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Despite the fact that toxicology uses many stand-alone tests, a systematic combination of several information sources very often is required: Examples include: when not all possible outcomes of interest (e.g., modes of action), classes of test substances (applicability domains), or severity classes of effect are covered in a single test; when the positive test result is rare (low prevalence leading to excessive false-positive results); when the gold standard test is too costly or uses too many animals, creating a need for prioritization by screening. Similarly, tests are combined when the human predictivity of a single test is not satisfactory or when existing data and evidence from various tests will be integrated. Increasingly, kinetic information also will be integrated to make an in vivo extrapolation from in vitro data.
Integrated Testing Strategies (ITS) offer the solution to these problems. ITS have been discussed for more than a decade, and some attempts have been made in test guidance for regulations. Despite their obvious potential for revamping regulatory toxicology, however, we still have little guidance on the composition, validation, and adaptation of ITS for different purposes. Similarly, Weight of Evidence and Evidence-based Toxicology approaches require different pieces of evidence and test data to be weighed and combined. ITS also represent the logical way of combining pathway-based tests, as suggested in Toxicology for the 21st Century. This paper describes the state of the art of ITS and makes suggestions as to the definition, systematic combination, and quality assurance of ITS.
Replacing a test on a living organism with a cellular, chemicoanalytical, or computational approach obviously is reductionistic. Sometimes this might work well, e.g., when an extreme pH is a clear indication of corrosivity. In general, however, it is naïve to expect a single system to substitute for all mechanisms, the entire applicability domain (substance classes), and degrees of severity. Still, toxicology has long neglected this when requesting a one-to-one replacement to substitute for the traditional animal test. We might even extend this to say it is similarly naïve to address an entire human health effect with a single animal experiment using inbred, young rodents … The only way to approximate human relevance is to mimic the complexity and responsiveness of the organ situation and to model the respective kinetics, i.e., the target hoped for from the human-on-a-chip approach (Hartung and Zurlo, 2012). everything else requires making use of several information sources, if not compromising the coverage of the test. Genotoxicity is a nice example, where patches have continuously been added to cover the various mechanisms. However, here the simplest possible strategy, i.e., a battery of tests where every positive result is considered a liability, causes problems. We have seen where the inevitable accumulation of false-positives leads (Kirkland et al., 2005), ultimately undermining the credibility of in vitro approaches.
The solution is the “intelligent” or “integrated” use of several information sources in a testing strategy (ITS). There is a lot of confusion around this term, especially regarding how to design, validate, and use ITS.
This article aims to elaborate on these aspects with examples and to outline the prospects of ITS in toxicology. It thereby expands the thoughts elaborated for the introduction to the road-map for animal-free systemic toxicity testing (Basketter et al., 2012). The underlying problems and the approach are not actually unique to toxicology. The most evident similarity is to diagnostic testing strategies in clinical medicine, where several sources of information are used, similarly, for differential diagnosis; we discussed these similarities earlier (Hoffmann and Hartung, 2005).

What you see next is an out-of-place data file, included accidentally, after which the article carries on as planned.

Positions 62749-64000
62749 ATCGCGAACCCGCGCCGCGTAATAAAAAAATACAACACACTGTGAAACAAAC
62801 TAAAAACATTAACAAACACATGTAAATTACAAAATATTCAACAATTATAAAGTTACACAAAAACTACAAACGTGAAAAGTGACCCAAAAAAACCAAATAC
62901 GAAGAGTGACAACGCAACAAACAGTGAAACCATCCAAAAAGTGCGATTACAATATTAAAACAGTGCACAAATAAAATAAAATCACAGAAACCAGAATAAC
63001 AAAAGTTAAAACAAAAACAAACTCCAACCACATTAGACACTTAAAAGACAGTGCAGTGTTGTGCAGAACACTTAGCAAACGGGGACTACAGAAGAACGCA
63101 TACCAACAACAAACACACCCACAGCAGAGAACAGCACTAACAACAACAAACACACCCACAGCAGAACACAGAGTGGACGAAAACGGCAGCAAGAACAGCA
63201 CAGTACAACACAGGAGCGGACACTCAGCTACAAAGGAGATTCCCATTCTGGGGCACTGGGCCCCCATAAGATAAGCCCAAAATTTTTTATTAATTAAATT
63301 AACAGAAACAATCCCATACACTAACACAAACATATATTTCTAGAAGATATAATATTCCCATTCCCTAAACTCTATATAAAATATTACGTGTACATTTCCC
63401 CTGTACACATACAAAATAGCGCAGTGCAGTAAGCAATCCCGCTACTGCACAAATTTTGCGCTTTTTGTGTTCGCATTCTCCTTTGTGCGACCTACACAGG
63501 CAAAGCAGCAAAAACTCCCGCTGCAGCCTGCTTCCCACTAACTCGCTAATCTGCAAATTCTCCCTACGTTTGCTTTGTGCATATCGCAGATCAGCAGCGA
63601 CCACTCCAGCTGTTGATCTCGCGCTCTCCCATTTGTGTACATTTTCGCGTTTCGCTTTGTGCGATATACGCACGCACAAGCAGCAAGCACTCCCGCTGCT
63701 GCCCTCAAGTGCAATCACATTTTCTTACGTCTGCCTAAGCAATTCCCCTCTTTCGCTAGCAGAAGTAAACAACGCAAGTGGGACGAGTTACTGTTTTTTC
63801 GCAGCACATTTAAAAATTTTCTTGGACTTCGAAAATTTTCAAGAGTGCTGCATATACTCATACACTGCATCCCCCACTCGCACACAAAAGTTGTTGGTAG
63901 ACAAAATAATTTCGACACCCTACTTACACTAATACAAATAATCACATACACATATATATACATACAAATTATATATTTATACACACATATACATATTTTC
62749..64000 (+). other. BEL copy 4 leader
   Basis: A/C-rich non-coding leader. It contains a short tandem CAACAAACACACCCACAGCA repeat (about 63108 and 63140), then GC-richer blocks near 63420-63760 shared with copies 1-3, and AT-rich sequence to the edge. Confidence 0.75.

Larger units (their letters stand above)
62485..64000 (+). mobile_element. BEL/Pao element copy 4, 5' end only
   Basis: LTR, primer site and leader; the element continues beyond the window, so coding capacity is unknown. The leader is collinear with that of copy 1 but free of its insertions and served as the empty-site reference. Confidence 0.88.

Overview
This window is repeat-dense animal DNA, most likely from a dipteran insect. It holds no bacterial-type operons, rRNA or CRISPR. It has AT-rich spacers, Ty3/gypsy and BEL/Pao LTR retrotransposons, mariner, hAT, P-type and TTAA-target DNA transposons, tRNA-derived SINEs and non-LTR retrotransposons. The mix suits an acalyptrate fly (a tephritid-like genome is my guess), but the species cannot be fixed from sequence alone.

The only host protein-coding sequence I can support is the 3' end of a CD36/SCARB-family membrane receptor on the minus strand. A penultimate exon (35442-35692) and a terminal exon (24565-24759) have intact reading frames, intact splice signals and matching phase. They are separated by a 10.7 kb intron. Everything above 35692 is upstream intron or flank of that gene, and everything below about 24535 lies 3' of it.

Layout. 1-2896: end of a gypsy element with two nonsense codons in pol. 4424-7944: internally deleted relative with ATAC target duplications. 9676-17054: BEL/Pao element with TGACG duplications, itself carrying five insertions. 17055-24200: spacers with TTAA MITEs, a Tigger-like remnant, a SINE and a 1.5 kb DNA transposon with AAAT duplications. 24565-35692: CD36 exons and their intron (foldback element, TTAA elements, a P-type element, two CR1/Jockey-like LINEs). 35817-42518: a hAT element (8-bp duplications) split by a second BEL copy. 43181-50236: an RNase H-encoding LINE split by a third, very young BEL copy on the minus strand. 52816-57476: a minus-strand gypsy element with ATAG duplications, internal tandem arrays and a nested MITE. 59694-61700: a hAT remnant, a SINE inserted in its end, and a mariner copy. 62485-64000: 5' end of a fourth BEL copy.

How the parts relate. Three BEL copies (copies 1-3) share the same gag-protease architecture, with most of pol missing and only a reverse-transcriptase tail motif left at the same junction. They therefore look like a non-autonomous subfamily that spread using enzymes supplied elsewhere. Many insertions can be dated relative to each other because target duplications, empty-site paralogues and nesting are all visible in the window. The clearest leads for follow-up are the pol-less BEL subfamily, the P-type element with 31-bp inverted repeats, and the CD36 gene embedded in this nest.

When do we need a test and when do we need a testing strategy? We need more than one test, if:
All together, it is difficult to imagine a case where we should not apply a testing strategy. It is astonishing how long we have continued to pursue “one test suits all” solutions in toxicology. A restricted usefulness (applicability domain) was stated, but it was only within the discussion on Integrated testing of in vitro, in silico, and toxicokinetics (adsorption, distribution, metabolism, excretion, i.e., ADME) information that such integration was attempted. Bas Blaauboer and colleagues long ago spearheaded this (DeJongh et al., 1999; Forsby and Blaauboer, 2007; Blaauboer, 2010; Blaauboer and Barratt, 1999). The first ITS were accepted as OECD test guidelines in 2002 for eye and skin irritation (OECD TG 404, 2002a; OECD TG 405, 2002b). A major driving force then was the emerging REACH legislation, which sought to make use of all available information for registration of chemicals (especially existing chemicals) in order to limit costs and animal use. this prompted the call for Intelligent TS (Anon., 2005; Van leeuwen et al., 2007; Ahlers et al., 2008; Schaafsma et al., 2009; Vonk et al., 2009; Combes and Balls, 2011; leist et al., 2012; Gabbert and Benighaus, 2012; Rusyn et al., 2012). The two differ to some extent as the REACH-ITS also include in vivo data and are somewhat restricted to the tools prescribed in legislation. This largely excludes the 21st century methodologies (van Vliet, 2011), i.e., omics, high-throughput, and high-content imaging techniques, which are not mentioned in the legislative text. the very narrow interpretation of the legislative text in administrating REACH does not encourage such additional approaches. This represents a tremendous lost opportunity, and some additional flexibility and “learning on the job” would benefit one of the largest investments in consumer safety ever attempted.